Today is disappointing. I was expecting to have gotten the first batch of VultureProg PCBs. Having fast_faster_vultureprogarrived in the US on Tuesday, I did not expect the package to be hovering in New York for most of this week. The need for eating the spaghetti and eliminating the hanging wires is growing more and more urgent with each speed increase. The long wires and insane inductance is already getting in the way of the signals, the lack of physical portability of the test setup is annoying, and the pain of accidentally knocking out a few wires is unbearable. Where are my PCBs ?!!!

High speed tests

The Stellaris is getting faster, much faster than initially predicted. From the pathetic 23 KiB/s read speed during the first tests, it now comfortably does over 450 KiB/s. The emulated LPC bus goes so fast, that I need to lower the CPU’s core clock down to a measly 16MHz to be able to just capture all the details of the waveforms.

Too much impedance

24MHz logic analyzer + Nyquist theorem = 12+MHz LPC clock

We’re pushing a 12MHz signal through 20+ centimeter hanging wires, routing them through a solder-less breadboard, then a socket, with the added load of probe wires. I was getting random errors or bad data, yet as soon as I disconnected the probe wires, everything magically worked. It must have had something to do with signal rise and fall times. On the Stellaris, this was relatively easy to cheat and fix by increasing the drive strength.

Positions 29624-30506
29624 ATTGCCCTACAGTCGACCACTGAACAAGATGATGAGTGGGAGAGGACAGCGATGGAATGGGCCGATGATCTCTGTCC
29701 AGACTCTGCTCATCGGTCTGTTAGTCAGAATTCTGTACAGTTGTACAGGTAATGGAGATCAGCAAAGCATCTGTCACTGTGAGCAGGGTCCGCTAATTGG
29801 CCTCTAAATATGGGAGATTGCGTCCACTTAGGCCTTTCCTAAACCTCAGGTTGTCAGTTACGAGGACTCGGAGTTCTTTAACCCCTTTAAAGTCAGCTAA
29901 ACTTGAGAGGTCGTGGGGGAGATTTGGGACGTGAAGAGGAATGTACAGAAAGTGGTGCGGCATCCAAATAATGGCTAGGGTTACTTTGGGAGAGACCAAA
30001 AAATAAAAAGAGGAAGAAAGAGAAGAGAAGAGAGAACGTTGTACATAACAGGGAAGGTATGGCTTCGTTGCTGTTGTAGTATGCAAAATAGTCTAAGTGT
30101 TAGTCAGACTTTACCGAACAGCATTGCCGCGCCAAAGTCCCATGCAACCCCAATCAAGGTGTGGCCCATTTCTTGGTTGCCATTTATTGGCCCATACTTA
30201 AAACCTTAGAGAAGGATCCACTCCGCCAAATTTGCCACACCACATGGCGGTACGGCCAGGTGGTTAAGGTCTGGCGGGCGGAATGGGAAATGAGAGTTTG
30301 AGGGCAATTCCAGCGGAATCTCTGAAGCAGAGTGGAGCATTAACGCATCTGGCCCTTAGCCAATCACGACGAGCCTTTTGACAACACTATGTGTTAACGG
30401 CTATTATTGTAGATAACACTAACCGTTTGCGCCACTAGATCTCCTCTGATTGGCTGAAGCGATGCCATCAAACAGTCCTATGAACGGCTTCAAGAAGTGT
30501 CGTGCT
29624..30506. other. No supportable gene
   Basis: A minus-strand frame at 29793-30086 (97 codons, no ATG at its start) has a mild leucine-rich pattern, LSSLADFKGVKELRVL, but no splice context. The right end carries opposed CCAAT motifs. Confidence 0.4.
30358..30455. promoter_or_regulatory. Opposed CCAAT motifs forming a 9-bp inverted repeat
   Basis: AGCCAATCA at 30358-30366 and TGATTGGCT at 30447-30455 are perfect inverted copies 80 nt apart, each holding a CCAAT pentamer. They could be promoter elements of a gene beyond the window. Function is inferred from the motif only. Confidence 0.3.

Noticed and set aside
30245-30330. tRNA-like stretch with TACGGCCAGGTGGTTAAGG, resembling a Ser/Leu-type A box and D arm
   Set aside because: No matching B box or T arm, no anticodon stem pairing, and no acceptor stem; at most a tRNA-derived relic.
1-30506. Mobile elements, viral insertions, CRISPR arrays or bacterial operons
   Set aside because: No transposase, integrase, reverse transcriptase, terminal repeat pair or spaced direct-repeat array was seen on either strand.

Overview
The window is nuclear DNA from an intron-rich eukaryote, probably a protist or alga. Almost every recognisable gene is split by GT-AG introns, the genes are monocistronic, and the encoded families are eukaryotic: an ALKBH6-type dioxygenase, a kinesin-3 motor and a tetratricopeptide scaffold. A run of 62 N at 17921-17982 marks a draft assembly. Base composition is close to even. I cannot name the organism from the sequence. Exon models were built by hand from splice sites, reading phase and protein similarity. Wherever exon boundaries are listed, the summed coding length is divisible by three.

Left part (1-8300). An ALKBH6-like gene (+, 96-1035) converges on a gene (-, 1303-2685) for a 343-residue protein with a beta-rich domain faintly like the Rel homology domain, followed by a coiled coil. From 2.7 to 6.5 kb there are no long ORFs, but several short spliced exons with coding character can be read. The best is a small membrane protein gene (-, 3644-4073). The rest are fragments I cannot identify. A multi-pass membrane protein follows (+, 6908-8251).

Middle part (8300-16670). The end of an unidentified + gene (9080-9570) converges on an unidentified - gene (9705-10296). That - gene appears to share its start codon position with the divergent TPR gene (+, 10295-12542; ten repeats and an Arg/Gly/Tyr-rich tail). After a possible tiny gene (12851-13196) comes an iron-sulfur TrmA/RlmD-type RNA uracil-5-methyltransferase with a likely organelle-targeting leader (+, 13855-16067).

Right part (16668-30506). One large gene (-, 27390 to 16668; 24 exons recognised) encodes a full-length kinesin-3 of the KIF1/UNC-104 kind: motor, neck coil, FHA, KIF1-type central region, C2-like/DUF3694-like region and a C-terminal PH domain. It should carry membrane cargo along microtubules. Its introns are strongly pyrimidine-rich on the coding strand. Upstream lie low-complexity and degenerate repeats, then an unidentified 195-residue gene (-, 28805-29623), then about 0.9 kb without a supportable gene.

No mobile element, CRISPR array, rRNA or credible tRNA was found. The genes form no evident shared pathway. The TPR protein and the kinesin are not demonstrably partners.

Where’s my bandwidth?

450 KiB/s * 1024 * 17 clocks/byte = 8 MHz LPC clock

Something does not add up. We know we’re running at over 12MHz because we can not sample the signal well, yet the throughput is much smaller. The USB on the Stellaris is easily capable of 1 MiB/s. To quote Seconds from Disaster, “when investigators looked at [...], what they found shocked them”:



The LPC bus is idle 30% of the time. We’re driving the bus so fast, that loop overhead is not only noticeable, but significant. Killing this overhead has the potential to bring the speed to 600 KiB/s.

Insect season

It’s a hot summer in Houston, with air conditioning running around the clock. Stepping in the hot, wet weather outside results in an instant cascade of sweat. Insects are crawling from every nick and crevice, fire ants are spawning from the underground in huge mounds, and mosquitoes are raising their own deadly army of high-pitched buzzers. The QiProg and VultureProg trees are no different.

I’ve made the executive decision to fix bugs as soon as they are getting in the way. I intentionally avoid the use of the term found. I can find my own damn bugs, however, it’s fixing them that is the problem. I prefer to have all the pieces in place before I polish and shine them.

A ripe testing ground

Out of curiosity, I wanted to see if VultureProg will work on Install’n’Pray operating systems (InP). InP are known for their excellent ability to expose even the smallest, most innocent problems, and expose problems where there are none. If VultureProg can work in an InP environment, it most certainly will be stable in unix-like environments. Although it did not work at first, testing on InP has lead to a number of  fixes.


Where next?